• 7. This photo taken by a passenger after the London subway bombings in 2005 was one of the first images from the scene. It jump-started efforts atboth the BBC and The Associated Press to solicit and verify user-generated content. Photo by Alexander Chadwick/AP. Not surprisingly, the price for inac- But that’s not to say old values and skills The Hub employs a dedicated teamcuracy has never been higher. The new aren’t still at the core of the discipline. of journalists to verify (and debunk)world of information abundance, of “The business of verifying and debunk- content from social media. Al Jazeera’sreal-time dissemination, of smartphones ing content from the public relies far more social media team practices verificationand digital cameras and social networks on journalistic hunches than snazzy tech- as a core part of its work, as does a teamhas brought the discipline of verification nology,” writes David Turner in his article of producers at CNN’s iReport platformback into fashion as the primary practice about the BBC’s User Generated Content for citizen content. The Associated Press’sand value of journalists. Hub. “While some call this new special- photo desk also dedicates significant time It has also necessitated an emerging ization in journalism ‘information foren- and resources to sourcing and verifyingarea of expertise built around verifying sics,’ one does not need to be an IT expert photos and videos from social, videos, tweets, status updates, or have special equipment to ask and At Storyful, Little, a former televi-blog posts, and other digital ephemera. answer the fundamental questions used sion reporter, and a team of journalistsI often call this the New Verification. to judge whether a scene is staged or not.” around the world operate a news Nieman Reports | Summer 2012 5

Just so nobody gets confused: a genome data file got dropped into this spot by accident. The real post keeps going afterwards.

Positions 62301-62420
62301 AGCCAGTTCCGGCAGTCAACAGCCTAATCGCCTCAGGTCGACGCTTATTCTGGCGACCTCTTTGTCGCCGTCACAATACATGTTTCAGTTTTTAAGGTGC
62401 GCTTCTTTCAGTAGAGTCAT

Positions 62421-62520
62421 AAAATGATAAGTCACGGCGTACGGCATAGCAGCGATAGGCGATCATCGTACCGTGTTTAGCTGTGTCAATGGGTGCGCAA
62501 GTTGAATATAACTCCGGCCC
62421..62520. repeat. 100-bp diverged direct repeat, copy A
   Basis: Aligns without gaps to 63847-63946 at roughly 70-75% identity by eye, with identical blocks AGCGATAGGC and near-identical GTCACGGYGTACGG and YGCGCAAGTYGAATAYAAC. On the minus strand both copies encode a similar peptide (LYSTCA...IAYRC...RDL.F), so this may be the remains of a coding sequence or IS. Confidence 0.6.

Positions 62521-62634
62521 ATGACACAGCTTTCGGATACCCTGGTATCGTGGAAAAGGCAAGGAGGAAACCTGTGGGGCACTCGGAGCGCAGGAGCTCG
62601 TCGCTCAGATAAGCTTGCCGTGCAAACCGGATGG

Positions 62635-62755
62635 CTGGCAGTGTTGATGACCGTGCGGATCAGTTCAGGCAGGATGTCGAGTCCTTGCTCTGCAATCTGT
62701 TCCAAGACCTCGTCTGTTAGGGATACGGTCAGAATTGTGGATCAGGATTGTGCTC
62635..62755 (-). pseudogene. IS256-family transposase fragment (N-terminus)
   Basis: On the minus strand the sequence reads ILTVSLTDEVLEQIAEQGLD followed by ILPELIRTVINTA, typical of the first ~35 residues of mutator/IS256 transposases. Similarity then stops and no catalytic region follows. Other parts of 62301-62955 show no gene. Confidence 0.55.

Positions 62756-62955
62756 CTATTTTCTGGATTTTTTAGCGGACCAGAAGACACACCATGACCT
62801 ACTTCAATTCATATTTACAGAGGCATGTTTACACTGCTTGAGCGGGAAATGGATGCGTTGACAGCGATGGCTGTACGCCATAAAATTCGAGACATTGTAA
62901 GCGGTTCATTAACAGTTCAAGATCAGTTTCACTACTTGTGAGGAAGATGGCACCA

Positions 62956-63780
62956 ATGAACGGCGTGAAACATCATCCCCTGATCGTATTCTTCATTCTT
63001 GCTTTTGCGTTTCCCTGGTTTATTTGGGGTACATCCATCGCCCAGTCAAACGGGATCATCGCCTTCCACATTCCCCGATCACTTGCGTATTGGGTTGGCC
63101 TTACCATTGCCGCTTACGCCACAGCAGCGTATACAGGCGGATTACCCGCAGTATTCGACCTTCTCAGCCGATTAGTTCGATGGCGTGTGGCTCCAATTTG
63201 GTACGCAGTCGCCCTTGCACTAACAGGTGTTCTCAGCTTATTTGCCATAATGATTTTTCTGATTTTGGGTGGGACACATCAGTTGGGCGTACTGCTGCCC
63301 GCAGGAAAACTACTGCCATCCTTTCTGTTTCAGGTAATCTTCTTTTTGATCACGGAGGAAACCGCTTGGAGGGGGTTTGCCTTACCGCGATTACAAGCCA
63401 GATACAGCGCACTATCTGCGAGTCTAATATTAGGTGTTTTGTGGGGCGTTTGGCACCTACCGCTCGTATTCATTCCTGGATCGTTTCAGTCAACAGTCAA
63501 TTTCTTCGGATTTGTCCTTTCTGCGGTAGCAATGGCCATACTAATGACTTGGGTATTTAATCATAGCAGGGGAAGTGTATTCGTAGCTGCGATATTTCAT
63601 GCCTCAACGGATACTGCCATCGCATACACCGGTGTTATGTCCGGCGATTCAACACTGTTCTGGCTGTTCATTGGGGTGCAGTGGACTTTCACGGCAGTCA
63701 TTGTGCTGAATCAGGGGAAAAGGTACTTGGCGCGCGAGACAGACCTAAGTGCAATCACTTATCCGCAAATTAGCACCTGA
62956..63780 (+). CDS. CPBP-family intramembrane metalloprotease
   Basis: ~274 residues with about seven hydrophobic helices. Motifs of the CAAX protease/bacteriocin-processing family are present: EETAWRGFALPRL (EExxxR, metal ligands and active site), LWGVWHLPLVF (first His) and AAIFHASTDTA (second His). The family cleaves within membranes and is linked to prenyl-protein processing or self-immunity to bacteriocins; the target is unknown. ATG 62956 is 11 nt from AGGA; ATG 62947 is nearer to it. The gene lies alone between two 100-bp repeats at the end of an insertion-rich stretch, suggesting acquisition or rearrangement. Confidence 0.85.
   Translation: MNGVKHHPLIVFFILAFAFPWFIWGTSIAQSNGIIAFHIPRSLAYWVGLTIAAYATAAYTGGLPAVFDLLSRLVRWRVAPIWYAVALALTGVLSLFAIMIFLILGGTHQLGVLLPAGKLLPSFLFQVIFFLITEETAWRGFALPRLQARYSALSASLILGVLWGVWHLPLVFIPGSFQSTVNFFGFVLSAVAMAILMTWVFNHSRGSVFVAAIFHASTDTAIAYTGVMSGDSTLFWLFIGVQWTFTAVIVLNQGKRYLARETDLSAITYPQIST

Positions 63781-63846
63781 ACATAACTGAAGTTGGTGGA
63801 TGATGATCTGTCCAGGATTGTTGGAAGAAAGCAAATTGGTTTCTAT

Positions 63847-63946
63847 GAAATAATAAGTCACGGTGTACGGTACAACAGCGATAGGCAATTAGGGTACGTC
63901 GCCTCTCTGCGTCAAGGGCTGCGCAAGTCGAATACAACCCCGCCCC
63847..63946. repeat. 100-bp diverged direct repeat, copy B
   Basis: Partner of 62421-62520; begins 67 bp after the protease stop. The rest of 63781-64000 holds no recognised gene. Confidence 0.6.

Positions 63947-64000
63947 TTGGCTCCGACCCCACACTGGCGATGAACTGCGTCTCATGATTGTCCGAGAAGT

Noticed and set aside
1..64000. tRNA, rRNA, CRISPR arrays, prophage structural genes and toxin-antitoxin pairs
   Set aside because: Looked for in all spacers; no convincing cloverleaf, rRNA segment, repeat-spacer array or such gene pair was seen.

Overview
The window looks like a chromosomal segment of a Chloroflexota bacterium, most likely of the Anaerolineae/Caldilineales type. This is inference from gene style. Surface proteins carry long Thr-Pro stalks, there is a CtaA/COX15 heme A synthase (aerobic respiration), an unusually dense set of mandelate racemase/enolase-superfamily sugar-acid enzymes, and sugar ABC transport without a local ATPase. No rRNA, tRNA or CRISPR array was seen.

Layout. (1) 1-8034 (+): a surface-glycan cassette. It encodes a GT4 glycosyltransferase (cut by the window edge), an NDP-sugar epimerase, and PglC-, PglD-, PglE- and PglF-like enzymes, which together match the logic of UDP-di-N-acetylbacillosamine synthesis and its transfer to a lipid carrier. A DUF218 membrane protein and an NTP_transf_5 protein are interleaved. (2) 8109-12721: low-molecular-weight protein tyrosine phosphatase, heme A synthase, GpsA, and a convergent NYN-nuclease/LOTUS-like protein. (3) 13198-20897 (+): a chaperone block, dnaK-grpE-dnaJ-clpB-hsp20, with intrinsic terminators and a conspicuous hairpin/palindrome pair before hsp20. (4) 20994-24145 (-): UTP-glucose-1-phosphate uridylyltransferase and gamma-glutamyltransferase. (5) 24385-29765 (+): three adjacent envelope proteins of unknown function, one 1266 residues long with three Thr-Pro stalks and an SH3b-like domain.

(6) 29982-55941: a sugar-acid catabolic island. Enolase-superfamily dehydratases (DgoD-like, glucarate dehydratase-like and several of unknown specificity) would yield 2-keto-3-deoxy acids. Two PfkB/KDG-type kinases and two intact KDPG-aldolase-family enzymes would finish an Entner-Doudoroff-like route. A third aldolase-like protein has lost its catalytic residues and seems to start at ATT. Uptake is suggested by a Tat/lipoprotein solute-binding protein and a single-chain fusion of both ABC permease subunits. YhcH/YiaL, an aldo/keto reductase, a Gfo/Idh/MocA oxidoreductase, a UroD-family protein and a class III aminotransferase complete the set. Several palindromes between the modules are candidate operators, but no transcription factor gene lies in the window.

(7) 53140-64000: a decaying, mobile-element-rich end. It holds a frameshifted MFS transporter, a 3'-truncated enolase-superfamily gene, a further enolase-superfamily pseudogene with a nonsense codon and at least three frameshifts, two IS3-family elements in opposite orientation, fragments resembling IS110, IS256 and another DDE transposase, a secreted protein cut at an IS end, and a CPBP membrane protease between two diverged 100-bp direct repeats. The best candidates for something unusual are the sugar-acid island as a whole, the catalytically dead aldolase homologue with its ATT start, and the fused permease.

• 8. COVER STORY: Truth in the age of social mediaorganization that offers verification as and verification specialists. Reporting responses to compensate for this unwel-one of its core services for customers such and checking the facts isn’t the same as come information. As a result, correc-as Reuters and The New York Times. convincing people of them. tions are sometimes ineffective and can Imagine: An outsourced verification This is one of the battles being fought even backfire.”operation, focused on vetting and curat- in the shift from information scarcity Humans resist correction and areing social media content uploaded and and tight distribution to information disinclined to change closely heldshared by people the world over. It’s a abundance and media fragmentation. beliefs. We seek out sources of informa-news organization and a business model As I’ve previously written, “the forces of tion that confirm our existing views.that would have been inconceivable 10 untruth have more money, more people, When confronted by contrary informa-years ago. and … much better expertise. They know tion, we find ways to avoid accepting it how to birth and spread a lie better than as true. We are governed by emotion,Rumors and Lies we know how to debunk one. They are not by reason. (Read more about theseThe complexity of verifying content from more creative about it, and, by the very factors in Nyhan and Reifler’s “Misin-myriad sources in various mediums and nature of what they’re doing, they aren’t formation and Fact-checking: Researchin real time is one of the great new chal-lenges for the profession. This contentcan provide critical information during Humans … are disinclined to change closely held beliefs.conflicts and natural disasters and pro-vide clarity and color to a local event. We seek out sources of information that confirm our But it also takes the form of fraudu- existing views. When confronted by contrary information,lent messages and images engineered by we find ways to avoid accepting it as true.hoaxers, manipulators and propagan-dists. Rumors and falsehoods spread justas quickly as, if not faster than, facts. In constrained by ethics or professional Findings From Social Science,” a papermany cases they prove more compelling, standards. Advantage, liars.” written for New America Foundation’smore convincing, more clickable. Researchers Brendan Nyhan of Media Policy Initiative, at “People seem to find it easier to Dartmouth College and Jason Reifler of rumors that they wish were true Georgia State University have in recent These truths about human behavioror that seem to fulfill a desire to hear the years provided evidence that those work- help explain why political misinforma-worst,” writes Tuscaloosa (Ala.) News ing to spread lies large and small have a tion is so pervasive and effective and whycity editor Katherine K. Lee in her essay distinct advantage: the human brain. myths and falsehoods take hold in soci-about the News’s Pulitzer Prize-winning “Unfortunately, available research in ety. The emergence of moneyed Supertornado coverage. this area paints a pessimistic picture: the PACs promise an election year lousy with Lee’s experience speaks to a funda- most salient misperceptions are typically misleading ads, nasty e-mail campaigns,mental, if depressing, truth about humans difficult to correct,” the pair wrote on the and manufactured lies.and facts: just because something is true, Columbia Journalism Review’s website Bad actors also make use of Twitter it doesn’t mean people are more likely to earlier this year. “This is because, in part, and other networks to create fakebelieve it. Facts alone are not enough to people’s evaluations of new informa- accounts that spread untruths or injectpersuade, to change minds. tion are shaped by their beliefs. When fraudulent chatter into the conversation. Liars and manipulators are often we encounter news that challenges our In dictatorships, they create fake videosmore persuasive than the press, even views, our brains may and images and upload them towith our growing cadre of checkers produce a variety of YouTube and other websites inGetting It 1835 observatory in South Africa who hadWrong Life on the Moon used a new telescope to observe New York Sun plants, animals and flying man-batsA sampling of mistakes, The paper ran a six-part hoax, on the moon.fabrications and manipulations. supposedly reprinted from the Edinburgh Journal of Science, aboutBY JONATHAN SEITZ a preeminent astronomer at an 6 Nieman Reports | Summer 2012